Ask MoneyTalk: When I have spare cash, is it better to invest or pay down my mortgage? 

SÉBASTIEN DESMARAIS

TAX AND ESTATE PLANNER, TD WEALTH

Investing your spare cash versus paying down your mortgage is a classic financial conundrum for which there is no “magic solution.” Each situation is different, yet the starting point is the same: You are using after-tax money to invest or pay down the mortgage.

Here are a couple of quick assumptions. While employed, many of us will be paying off a home while continuing to save regularly for retirement.

 So, let’s assume you’ve been conscientiously doing both. Next, without knowing your personal situation, I can only make general comments.

The case for paying down your mortgage

If you can make an extra monthly payment to the principal every year, it (very roughly) knocks eight years off a 25-year mortgage. With interest rates historically low, paying it down makes a large impact.

If you’ve seen the value of your home rise 100% in the past 20 years, you may wish to fully enjoy the future gains of a paid-off home (if they continue) as soon as you can.

Taking a longer view, the sale of your principal home is an important consideration once it’s paid off. Accessing a $1 million gain on the sale of your home versus accessing $1 million out of your Registered Retirement Savings Account (RRSP) will result in a different financial outcome. The gain on your home is tax-free (because of the Principal Residence Exemption you receive) while the funds from your RRSP will be taxable at your marginal tax rate (in Ontario, the highest marginal tax rate is 53.53%).

So far, it appears paying off your mortgage is a judicious decision.

However, one cannot ignore some basic financial planning guidelines, namely that of avoiding being house rich and cash-flow poor. Beware of paying down the mortgage while underfunding retirement savings.

It’s ironic how people know the month they will have their home paid off yet are unaware what kind of money they’ll need for retirement. You may be on track, you may be wildly off the rails but unless you sit down with an advisor or planner, you may not know how much you should be saving.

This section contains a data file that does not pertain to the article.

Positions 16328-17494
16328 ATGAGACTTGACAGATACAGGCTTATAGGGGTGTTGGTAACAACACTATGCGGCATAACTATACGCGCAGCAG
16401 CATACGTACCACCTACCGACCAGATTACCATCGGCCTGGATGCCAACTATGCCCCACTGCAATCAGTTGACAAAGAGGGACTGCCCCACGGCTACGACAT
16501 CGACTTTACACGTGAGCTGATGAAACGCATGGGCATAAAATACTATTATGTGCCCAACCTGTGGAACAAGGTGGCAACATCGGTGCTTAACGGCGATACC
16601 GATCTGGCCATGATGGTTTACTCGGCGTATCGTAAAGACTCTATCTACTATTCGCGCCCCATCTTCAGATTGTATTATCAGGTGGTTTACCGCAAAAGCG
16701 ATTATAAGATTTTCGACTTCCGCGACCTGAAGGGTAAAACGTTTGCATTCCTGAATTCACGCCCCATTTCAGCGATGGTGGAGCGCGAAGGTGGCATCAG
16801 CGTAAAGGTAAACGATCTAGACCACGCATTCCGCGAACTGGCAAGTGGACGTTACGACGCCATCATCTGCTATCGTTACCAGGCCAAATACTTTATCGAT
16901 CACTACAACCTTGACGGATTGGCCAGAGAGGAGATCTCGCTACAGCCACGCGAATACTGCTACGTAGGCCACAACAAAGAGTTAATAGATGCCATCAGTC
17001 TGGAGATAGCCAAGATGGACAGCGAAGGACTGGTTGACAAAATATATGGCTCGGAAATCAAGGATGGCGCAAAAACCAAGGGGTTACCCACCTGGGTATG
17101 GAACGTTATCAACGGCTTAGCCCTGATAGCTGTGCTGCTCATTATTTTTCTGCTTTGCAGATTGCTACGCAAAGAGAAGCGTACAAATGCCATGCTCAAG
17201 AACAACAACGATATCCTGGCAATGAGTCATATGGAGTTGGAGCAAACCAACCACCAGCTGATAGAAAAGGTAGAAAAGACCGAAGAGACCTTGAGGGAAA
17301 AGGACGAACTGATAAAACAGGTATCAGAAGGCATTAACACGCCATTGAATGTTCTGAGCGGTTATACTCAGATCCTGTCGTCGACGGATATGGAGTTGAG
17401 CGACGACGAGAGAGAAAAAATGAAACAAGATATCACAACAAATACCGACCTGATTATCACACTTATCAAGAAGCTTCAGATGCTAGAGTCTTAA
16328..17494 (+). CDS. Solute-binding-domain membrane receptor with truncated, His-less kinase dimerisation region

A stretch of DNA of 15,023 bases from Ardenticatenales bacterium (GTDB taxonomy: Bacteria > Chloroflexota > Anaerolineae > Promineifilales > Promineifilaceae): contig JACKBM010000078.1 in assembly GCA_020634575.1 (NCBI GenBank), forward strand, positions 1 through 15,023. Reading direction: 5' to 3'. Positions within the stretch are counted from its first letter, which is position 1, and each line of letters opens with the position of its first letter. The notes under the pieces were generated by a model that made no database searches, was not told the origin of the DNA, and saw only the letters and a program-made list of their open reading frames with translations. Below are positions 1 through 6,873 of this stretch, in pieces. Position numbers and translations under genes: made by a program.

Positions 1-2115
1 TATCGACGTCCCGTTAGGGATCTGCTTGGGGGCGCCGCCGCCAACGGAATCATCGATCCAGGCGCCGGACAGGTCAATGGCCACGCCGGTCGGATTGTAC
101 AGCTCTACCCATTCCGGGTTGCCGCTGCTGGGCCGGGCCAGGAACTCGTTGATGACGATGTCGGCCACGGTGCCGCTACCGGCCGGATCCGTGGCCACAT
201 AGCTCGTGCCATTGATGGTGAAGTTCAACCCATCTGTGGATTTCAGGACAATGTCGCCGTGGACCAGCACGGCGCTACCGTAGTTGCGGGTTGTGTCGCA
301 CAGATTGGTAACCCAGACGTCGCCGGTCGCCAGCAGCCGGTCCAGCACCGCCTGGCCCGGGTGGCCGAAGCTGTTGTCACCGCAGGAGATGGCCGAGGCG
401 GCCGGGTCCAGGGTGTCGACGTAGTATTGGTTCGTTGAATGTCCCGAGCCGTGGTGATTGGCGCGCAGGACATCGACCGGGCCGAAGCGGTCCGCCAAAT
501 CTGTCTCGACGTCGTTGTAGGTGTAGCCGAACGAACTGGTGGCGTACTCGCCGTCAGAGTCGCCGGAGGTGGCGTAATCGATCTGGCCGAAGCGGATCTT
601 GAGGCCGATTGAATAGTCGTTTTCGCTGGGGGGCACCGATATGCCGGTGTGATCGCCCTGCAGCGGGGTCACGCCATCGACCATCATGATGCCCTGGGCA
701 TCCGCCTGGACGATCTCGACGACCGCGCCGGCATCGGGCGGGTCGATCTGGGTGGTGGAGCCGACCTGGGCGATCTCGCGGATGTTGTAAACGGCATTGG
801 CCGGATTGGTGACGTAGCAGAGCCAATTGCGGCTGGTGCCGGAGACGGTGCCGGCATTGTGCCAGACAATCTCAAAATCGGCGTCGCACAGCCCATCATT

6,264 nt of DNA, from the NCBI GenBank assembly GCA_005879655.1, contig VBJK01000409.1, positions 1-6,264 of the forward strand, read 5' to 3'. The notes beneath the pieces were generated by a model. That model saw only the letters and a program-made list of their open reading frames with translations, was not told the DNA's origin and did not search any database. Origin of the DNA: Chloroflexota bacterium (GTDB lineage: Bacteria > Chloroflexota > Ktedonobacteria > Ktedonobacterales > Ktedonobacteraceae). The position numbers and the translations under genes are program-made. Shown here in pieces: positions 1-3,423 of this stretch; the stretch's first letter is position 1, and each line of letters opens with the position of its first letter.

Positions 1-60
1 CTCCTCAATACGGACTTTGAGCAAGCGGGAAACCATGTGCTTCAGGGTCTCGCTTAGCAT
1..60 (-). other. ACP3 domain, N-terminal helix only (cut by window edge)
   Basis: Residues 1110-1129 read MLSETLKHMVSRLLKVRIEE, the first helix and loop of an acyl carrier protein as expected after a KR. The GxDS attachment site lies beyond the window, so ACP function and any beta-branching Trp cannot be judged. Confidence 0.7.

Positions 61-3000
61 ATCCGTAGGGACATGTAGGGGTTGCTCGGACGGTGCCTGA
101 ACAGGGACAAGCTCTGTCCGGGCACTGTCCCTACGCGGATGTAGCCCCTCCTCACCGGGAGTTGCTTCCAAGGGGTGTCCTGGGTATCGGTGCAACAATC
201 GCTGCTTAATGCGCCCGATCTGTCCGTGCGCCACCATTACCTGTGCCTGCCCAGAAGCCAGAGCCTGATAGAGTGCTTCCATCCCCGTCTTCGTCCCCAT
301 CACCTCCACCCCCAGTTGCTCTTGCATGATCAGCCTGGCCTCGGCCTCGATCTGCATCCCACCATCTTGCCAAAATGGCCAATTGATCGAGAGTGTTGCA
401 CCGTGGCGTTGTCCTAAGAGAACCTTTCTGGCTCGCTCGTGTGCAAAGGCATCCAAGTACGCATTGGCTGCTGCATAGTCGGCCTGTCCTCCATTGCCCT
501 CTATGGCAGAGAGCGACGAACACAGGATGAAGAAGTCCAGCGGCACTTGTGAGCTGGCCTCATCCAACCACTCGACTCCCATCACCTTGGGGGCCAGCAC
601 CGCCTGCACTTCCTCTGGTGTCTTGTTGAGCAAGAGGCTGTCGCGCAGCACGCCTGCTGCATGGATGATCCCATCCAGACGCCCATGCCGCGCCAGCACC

The argument that your house is your retirement plan carries its own risks. Primarily, you have not diversified your retirement investment (i.e. your home) and its value may fluctuate and fall short of the desired return needed. Further, once you do sell, you still have to live somewhere which will draw down your proceeds of sale. With soaring house prices, it’s possible your next residence will be more expensive than you reckoned on.

The case for investing any spare money

As mentioned, you should max out your after-tax or tax deferred contributions first, by way of investing in your RRSP and/or your Tax Free Savings Account (TFSA).

An RRSP is one of the better means to help meet the financial needs of retirement. The past decade has been fruitful for investors. According to TD Economics, Canadian investors on the whole have experienced solid 5% to 7% annual portfolio gains, outperforming those of the previous decade.1 Who knows, your returns to date may have exceeded your goals and you can afford to move toward paying down the mortgage. Again, you should get a professional to make these calculations.

When you contributed to your RRSP, you received a tax deduction which reduces your taxes in the year you made the contribution. Applying the tax refund to your mortgage may be another option worth considering.

Compared to an RRSP, a TFSA has a relatively low annual contribution limit but its versatility has some advantages. If you can maximize your TFSA annual contribution, your investment grows tax-free and is accessible at any time (contrary to the value of your home). You may also consider this strategy to help pay down your mortgage: You try to max out your TFSA every year leaving some funds in liquid assets. If you’re happy that you have invested enough at year’s end, transferring some funds toward the principle of your mortgage can be helpful.

The flexibility of the TFSA helps because, if you feel you should invest more one year, the funds are already in an investment account — you can always pivot back to your mortgage when you’re able. Also, if an emergency arises, funds in your TFSA are readily available.

There are few disadvantages to investing additional funds in any given year unless you are making inappropriate investments. Your investment plans should always align with your financial plan.

Get some good advice

The decision to pay down your mortgage or make increased investment contributions is not mutually exclusive. The key point to remember is to start with after-tax money and apply it where the return will remain tax-free, or tax-deferred. 

Truth be told, as long as your finances are in order and you established a plan that suits your situation, there’s probably no wrong answer as long as you are making an informed decision. Don’t forget, your advisors can look at your finances and give more personalized advice on your unique situation. 

Sébastien Desmarais is a Tax and Estate Planner who assists business owners and high net worth families at TD Wealth with their tax, estate and business succession plans. Sébastien also helps clients with cross-border estate and tax-planning issues.